Clinton's private email server and that he “had
very little insight into [her] email practices.”
Id. ¶ 40. Moore also “alleges upon
information and belief” that the Department has
defended other unnamed Caucasian officials publicly and has
refused to do the same for other unnamed African-American
officials. Id. ¶ 41.
pursued his claims administratively along two parallel
tracks. First, he contacted the Office of Civil Rights on
February 1, 2016, claiming that the Department had breached
its 2013 settlement agreement with Moore. Id. ¶
30. On May 10, 2016, he added a claim that the Department had
acted in bad faith when it negotiated the agreement back in
2013. Id. ¶¶ 30, 48. The Office of Civil
Rights rejected both claims, and Moore appealed the
Office's decision to the Equal Employment Opportunity
Commission (EEOC). See Defs.' Mot. to Dismiss
Ex. 2 at 3, Dkt. 21-4. On November 8, 2016, EEOC issued a
final decision finding that the Department had not breached
the settlement agreement and had not acted in bad faith.
Id. at 4-5, 7-8. EEOC notified Moore that he could
request reconsideration of the decision within 30 days or
file a civil action within 90 days. Id. at 5-6.
Moore did neither.
from these Office of Civil Rights and EEOC proceedings, Moore
contacted an EEO counselor at the Department in December
to address what he viewed as ongoing employment
discrimination. Id. ¶ 47. Moore agreed to
mediation, which he hoped would resolve all issues between
him and the Department, including the breach-of-settlement
allegations then pending before the Office of Civil Rights.
Id. ¶ 48. The Department refused to discuss the
breach allegations in mediation, but the parties were still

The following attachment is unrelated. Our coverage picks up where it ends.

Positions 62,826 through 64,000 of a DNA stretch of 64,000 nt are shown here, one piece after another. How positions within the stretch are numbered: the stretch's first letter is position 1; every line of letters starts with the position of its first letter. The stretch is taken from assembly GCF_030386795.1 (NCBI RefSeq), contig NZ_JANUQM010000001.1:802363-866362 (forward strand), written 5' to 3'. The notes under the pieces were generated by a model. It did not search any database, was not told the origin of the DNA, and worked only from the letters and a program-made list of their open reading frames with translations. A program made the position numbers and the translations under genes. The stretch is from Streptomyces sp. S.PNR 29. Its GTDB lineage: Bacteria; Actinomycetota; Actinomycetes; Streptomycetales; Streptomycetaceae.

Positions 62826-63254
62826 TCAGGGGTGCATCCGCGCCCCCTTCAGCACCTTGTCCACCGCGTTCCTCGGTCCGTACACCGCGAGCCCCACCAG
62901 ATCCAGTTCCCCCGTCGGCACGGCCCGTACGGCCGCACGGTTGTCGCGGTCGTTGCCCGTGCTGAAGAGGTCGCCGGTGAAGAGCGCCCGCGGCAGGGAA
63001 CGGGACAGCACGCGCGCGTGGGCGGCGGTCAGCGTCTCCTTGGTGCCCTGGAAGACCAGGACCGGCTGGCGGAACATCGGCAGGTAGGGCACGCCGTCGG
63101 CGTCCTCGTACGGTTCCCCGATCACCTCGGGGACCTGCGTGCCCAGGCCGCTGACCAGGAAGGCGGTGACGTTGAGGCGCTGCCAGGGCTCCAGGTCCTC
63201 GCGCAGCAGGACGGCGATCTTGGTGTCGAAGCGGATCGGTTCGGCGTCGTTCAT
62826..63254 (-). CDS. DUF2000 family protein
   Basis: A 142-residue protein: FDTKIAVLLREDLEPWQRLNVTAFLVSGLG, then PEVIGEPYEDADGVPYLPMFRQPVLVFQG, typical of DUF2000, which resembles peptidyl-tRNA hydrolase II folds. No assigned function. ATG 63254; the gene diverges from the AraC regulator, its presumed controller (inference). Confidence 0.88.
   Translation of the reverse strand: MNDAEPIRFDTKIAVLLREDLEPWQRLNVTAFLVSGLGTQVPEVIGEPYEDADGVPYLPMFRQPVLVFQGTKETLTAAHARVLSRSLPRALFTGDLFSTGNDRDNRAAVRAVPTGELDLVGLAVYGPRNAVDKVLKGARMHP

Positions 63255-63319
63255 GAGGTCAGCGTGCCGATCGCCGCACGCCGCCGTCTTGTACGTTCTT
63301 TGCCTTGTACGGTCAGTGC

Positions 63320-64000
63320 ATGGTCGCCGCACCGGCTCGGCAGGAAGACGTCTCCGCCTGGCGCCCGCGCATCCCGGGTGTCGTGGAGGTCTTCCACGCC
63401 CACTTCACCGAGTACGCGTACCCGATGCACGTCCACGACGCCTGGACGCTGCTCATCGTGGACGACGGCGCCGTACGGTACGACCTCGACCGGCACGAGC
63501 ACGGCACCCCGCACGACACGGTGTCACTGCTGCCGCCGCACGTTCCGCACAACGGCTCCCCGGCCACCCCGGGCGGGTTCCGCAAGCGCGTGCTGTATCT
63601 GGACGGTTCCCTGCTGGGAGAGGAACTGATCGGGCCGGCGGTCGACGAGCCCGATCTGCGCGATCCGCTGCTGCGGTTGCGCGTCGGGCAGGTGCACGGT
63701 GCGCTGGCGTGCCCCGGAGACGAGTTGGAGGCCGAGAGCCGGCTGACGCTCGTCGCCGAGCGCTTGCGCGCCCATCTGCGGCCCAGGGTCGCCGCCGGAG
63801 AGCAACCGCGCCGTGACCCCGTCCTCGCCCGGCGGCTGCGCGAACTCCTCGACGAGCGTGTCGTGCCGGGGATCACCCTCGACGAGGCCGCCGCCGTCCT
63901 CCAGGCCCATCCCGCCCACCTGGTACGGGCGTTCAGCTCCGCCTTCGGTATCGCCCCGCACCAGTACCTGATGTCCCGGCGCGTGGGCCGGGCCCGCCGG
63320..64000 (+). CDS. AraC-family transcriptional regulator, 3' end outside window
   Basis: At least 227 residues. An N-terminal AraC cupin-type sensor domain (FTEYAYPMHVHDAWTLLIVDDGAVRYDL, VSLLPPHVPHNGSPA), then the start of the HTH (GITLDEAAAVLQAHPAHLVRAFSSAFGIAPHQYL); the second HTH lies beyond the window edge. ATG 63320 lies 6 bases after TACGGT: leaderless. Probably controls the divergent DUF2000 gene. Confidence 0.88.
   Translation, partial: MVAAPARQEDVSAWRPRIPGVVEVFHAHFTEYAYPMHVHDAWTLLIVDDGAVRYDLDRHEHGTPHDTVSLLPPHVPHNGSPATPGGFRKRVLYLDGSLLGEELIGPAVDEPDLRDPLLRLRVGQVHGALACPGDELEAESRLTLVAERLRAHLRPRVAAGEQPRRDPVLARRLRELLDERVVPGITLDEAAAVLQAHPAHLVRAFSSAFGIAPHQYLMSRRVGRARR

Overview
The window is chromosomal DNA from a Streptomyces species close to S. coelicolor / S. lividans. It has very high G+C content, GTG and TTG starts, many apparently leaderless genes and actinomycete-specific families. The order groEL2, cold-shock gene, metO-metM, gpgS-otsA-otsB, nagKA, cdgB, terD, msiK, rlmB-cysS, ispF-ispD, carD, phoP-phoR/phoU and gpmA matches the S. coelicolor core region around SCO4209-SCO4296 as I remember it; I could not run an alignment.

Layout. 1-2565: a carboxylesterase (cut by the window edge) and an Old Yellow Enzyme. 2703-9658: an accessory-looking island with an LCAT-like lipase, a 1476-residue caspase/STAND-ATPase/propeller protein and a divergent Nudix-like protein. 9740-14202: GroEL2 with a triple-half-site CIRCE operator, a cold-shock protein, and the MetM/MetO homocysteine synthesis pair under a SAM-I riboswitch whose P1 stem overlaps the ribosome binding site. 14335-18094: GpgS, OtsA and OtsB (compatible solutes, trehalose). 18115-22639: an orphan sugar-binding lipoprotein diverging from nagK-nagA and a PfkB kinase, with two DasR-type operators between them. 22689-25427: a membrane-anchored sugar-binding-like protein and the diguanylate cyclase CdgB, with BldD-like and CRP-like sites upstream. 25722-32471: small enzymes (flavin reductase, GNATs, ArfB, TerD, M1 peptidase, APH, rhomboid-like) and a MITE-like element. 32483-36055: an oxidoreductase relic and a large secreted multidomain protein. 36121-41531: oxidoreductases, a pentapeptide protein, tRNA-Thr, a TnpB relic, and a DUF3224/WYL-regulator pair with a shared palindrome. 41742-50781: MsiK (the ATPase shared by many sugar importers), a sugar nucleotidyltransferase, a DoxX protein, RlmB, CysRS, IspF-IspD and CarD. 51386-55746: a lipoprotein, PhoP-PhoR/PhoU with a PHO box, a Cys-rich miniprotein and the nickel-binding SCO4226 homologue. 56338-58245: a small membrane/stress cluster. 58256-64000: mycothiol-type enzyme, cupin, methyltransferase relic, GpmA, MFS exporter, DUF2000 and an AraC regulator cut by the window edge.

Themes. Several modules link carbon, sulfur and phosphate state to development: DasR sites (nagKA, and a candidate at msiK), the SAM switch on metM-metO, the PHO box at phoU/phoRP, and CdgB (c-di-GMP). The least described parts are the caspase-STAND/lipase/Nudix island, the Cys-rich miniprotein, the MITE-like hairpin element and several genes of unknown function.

able to reach an agreement, and “only a memorialization
remained.” Id. Before the memorialization
occurred, however, Moore contacted the Office of Civil Rights
to add “bad faith” to his pending
breach-of-settlement allegation. Id. Three days
after that, on May 13, 2016, the Department abandoned the
tentative agreement it had reached with Moore in
mediation-allegedly as retaliation for Moore alleging
“bad faith” in the parallel Office of Civil
Rights proceeding. Id.
filed a formal EEO complaint on May 11, 2016 and supplemented
the complaint on July 15, 2016. Id. ¶ 49. The
Department wrote to Moore on July 29, 2016 to inform him that
it had accepted the following allegation for investigation:
Because of your race (African-American) and as acts of
reprisal for prior protected activity and opposing
discriminatory policies or practices, you were discriminated
against when since 2013, you have been subjected to an
ongoing hostile work environment, characterized by, but not
limited to intimidation, management failing to take
corrective action in response to concerns you have raised,
and stymied advancement opportunities.
Defs.' Mot. to Dismiss Ex. 4 at 1, Dkt. 21-6.
letter further explained that Moore would “have the
opportunity to discuss specific examples of the hostile work
environment with the EEO investigator, ” id.
at 1, and that these examples would “be investigated
within the penumbra of the hostile work environment
allegation, ” id. at 2. The letter also
informed Moore that he was required to notify the Department
in writing within 5 days if he objected to the framing of the
issue accepted for investigation. Id.
Department issued a final decision on May 1, 2017 denying
Moore's discriminatory and retaliatory hostile work
environment claim. See Defs.' Mot. to Dismiss
Ex. 5 at 2, 29-41. The Department assumed without deciding
that Moore established discrimination and retaliation but
concluded that he failed to show that the ...